There was no reply; and they passed out of the front door into the front garden, a narrower and more formal plot of flowers, having at one end a curiously clipped hedge with a hole in it, like a green cave, under the shadow of which some broken steps peeped out.

Father Brown strolled up to the hole and ducked his head under it. A few moments after he had disappeared they were astonished to hear his quiet voice in conversation above their heads, as if he were talking to somebody at the top of a tree. The detective followed, and found that the curious covered stairway led to what looked like a broken bridge, over-hanging the darker and emptier spaces of the garden. It just curled round the corner of the house, bringing in sight the field of coloured lights beyond and beneath. Probably it was the relic of some abandoned architectural fancy of building a sort of terrace on arches across the lawn. Bagshaw thought it a curious cul-de-sac in which to find anybody in the small hours between night and morning; but he was not looking at the details of it just then. He was looking at the man who was found.

As the man stood with his back turned—a small man in light grey clothes—the one outstanding feature about him was a wonderful head of hair, as yellow and radiant as the head of a huge dandelion. It was literally outstanding like a halo, and something in that association made the face, when it was slowly and sulkily turned on them, rather a shock of contrast. That halo should have enclosed an oval face of the mildly angelic sort; but the face was crabbed and elderly with a powerful jowl and a short nose that somehow suggested the broken nose of a pugilist.

“This is Mr. Orm, the celebrated poet, I understand,” said Father Brown, as calmly as if he were introducing two people in a drawing-room.

“Whoever he is,” said Bagshaw, “I must trouble him to come with me and answer a few questions.”

Mr. Osric Orm, the poet, was not a model of self-expression when it came to the answering of questions. There, in that corner of the old garden, as the grey twilight before dawn began to creep over the heavy hedges and the broken bridge, and afterwards in a succession of circumstances and stages of legal inquiry that grew more and more ominous, he refused to say anything except that he had intended to call on Sir Humphrey Gwynne, but had not done so because he could not get anyone to answer the bell. When it was pointed out that the door was practically open, he snorted. When it was hinted that the hour was somewhat late, he snarled. The little that he said was obscure, either because he really knew hardly any English, or because he knew better than to know any. His opinions seemed to be of a nihilistic and destructive sort, as was indeed the tendency of his poetry for those who could follow it; and it seemed possible that his business with the judge, and perhaps his quarrel with the judge, had been something in the anarchist line. Gwynne was known to have had something of a mania about Bolshevist spies, as he had about German spies. Anyhow, one coincidence, only a few moments after his capture, confirmed Bagshaw in the impression that the case must be taken seriously. As they went out of the front gate into the street, they so happened to encounter yet another neighbour, Duller, the cigar merchant from next door, conspicuous by his brown, shrewd face and the unique orchid in his buttonhole; for he had a name in that branch of horticulture. Rather to the surprise of the rest, he hailed his neighbour, the poet, in a matter-of-fact manner, almost as if he had expected to see him.

“Hallo, here we are again,” he said. “Had a long talk with old Gwynne, I suppose?”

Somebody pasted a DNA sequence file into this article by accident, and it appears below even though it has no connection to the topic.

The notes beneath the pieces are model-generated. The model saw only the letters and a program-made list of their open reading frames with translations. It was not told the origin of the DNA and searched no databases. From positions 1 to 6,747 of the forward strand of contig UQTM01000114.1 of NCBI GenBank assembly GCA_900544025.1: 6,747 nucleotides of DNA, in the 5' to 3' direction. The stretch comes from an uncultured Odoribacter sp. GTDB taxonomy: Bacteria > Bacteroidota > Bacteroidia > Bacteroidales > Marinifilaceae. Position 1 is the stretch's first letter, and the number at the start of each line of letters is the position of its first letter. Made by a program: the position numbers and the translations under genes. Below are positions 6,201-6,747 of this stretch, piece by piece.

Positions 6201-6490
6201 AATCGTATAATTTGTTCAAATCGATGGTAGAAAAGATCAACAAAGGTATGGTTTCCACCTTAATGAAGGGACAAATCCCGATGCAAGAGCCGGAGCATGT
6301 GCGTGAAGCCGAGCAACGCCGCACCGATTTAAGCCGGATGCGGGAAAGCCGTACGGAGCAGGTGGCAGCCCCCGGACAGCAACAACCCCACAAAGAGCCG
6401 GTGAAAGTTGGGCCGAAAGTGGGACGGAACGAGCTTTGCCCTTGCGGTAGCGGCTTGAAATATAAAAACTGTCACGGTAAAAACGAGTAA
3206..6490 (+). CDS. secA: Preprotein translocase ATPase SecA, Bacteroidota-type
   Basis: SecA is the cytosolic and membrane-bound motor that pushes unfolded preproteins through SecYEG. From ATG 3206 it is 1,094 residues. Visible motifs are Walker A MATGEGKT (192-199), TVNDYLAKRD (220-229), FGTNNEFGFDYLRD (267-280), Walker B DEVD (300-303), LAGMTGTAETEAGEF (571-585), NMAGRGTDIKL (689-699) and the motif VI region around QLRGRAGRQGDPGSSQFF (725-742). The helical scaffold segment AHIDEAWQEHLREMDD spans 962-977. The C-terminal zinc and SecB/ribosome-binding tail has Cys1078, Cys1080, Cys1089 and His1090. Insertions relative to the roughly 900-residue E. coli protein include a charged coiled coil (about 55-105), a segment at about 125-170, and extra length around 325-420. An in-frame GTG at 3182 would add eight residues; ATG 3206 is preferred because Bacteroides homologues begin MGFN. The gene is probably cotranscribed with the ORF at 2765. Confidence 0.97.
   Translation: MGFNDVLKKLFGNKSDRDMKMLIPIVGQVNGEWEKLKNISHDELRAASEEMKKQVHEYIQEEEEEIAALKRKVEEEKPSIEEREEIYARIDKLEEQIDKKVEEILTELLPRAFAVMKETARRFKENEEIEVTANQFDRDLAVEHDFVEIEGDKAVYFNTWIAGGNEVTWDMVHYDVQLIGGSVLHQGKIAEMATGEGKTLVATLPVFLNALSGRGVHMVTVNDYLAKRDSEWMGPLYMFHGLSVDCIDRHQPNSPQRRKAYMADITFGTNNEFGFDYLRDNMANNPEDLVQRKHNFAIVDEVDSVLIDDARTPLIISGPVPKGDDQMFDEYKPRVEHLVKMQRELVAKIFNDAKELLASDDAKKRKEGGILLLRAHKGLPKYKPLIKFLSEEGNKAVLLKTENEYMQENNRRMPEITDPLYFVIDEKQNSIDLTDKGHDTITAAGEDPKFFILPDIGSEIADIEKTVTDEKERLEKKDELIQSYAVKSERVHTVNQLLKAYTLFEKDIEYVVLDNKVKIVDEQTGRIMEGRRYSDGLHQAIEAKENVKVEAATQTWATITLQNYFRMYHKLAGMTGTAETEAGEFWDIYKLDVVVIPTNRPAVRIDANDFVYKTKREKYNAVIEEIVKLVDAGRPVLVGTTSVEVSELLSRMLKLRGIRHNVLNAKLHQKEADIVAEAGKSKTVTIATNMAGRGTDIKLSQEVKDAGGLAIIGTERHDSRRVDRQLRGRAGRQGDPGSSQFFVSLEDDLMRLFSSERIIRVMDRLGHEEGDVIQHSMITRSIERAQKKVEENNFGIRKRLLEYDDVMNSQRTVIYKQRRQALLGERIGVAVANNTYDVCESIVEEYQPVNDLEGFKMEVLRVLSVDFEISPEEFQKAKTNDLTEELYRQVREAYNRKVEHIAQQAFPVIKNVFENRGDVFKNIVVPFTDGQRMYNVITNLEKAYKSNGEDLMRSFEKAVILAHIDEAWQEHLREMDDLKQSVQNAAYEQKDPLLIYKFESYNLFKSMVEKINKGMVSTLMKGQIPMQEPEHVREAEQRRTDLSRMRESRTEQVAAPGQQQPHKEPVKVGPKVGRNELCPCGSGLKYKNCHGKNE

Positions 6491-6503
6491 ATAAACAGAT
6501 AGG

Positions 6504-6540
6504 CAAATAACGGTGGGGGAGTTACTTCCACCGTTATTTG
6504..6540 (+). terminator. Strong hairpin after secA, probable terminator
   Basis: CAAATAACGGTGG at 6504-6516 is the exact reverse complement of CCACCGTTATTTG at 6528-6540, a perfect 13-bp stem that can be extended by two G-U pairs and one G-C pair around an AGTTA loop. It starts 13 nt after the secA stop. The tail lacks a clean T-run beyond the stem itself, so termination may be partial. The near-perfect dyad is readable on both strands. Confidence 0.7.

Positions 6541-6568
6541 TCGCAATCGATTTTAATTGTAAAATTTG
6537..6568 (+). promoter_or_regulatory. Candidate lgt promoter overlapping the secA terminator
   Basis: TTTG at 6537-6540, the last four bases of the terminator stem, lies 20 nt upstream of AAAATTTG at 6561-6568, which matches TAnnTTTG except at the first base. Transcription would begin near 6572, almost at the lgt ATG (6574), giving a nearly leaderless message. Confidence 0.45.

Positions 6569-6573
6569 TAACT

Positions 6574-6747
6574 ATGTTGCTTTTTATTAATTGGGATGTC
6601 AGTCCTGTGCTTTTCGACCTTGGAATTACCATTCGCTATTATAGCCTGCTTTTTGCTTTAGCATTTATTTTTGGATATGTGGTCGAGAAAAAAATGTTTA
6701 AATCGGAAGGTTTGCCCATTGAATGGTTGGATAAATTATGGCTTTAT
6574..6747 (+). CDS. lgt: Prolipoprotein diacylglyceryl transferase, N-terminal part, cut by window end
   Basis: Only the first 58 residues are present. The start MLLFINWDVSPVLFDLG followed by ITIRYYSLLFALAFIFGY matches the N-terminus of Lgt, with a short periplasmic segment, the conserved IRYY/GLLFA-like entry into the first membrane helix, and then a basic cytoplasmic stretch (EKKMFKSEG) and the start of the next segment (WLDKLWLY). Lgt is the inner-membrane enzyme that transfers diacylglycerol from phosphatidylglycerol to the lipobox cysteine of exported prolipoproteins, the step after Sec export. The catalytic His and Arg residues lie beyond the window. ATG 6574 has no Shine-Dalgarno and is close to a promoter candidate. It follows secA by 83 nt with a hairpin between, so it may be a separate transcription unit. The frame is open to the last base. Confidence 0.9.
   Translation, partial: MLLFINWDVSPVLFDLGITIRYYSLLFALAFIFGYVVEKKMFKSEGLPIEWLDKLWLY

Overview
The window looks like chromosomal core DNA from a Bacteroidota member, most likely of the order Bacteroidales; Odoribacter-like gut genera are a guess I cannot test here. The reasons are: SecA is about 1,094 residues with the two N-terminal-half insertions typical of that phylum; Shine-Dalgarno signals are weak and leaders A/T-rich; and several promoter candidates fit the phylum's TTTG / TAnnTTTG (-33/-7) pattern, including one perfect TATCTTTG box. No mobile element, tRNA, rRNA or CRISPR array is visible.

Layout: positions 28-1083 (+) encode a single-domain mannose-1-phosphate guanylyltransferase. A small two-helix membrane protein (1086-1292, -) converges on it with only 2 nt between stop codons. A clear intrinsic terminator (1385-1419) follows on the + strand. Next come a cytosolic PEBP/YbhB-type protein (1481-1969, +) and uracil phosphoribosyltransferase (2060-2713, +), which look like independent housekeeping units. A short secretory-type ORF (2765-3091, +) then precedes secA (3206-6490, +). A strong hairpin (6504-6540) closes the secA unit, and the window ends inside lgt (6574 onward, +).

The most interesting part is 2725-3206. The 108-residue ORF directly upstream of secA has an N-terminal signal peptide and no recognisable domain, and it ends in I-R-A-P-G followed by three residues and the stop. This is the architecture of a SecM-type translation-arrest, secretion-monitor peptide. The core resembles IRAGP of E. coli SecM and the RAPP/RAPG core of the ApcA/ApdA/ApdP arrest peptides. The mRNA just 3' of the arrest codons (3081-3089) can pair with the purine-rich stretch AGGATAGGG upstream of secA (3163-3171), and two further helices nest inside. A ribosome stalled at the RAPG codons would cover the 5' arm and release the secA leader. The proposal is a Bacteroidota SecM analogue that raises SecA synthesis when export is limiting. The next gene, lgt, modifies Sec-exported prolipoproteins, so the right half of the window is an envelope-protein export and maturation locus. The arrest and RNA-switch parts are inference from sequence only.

“Sir Humphrey Gwynne is dead,” said Bagshaw. “I am investigating the case and I must ask you to explain.”

Buller stood as still as the lamp-post beside him, possibly stiffened with surprise. The red end of his cigar brightened and darkened rhythmically, but his brown face was in shadow; when he spoke it was with quite a new voice.

“I only mean,” he said, “that when I passed two hours ago Mr. Orm was going in at this gate to see Sir Humphrey.”

“He says he hasn’t seen him yet,” observed Bagshaw, “or even been into the house.”

“It’s a long time to stand on the door-step,” observed Buller.

“Yes,” said Father Brown; “it’s rather a long time to stand in the street.”

“I’ve been home since then,” said the cigar merchant. “Been writing letters and came out again to post them.”

“You’ll have to tell all that later,” said Bagshaw. “Good night—or good morning.”

The trial of Osric Orm for the murder of Sir Humphrey Gwynne, which filled the newspapers for so many weeks, really turned entirely on the same crux as that little talk under the lamp-post, when the grey-green dawn was breaking about the dark streets and gardens. Everything came back to the enigma of those two empty hours between the time when Buller saw Orm going in at the garden gate, and the time when Father Brown found him apparently still lingering in the garden. He had certainly had the time to commit six murders, and might almost have committed them for want of something to do; for he could give no coherent account of what he was doing. It was argued by the prosecution that he had also the opportunity, as the front door was unlatched, and the side-door into the larger garden left standing open. The court followed, with considerable interest, Bagshaw’s clear reconstruction of the struggle in the passage, of which the traces were so evident; indeed, the police had since found the shot that had shattered the glass. Finally, the hole in the hedge to which he had been tracked, had very much the appearance of a hiding-place. On the other hand. Sir Matthew Blake, the very able counsel for the defence, turned this last argument the other way: asking why any man should entrap himself in a place without possible exit, when it would obviously be much more sensible to slip out into the street. Sir Matthew Blake also made effective use of the mystery that still rested upon the motive for the murder. Indeed, upon this point, the passages between Sir Matthew Blake and Sir Arthur Travers, the equally brilliant advocate for the prosecution, turned rather to the advantage of the prisoner. Sir Arthur could only throw out suggestions about a Bolshevist conspiracy which sounded a little thin. But when it came to investigating the facts of Orm’s mysterious behaviour that night he was considerably more effective.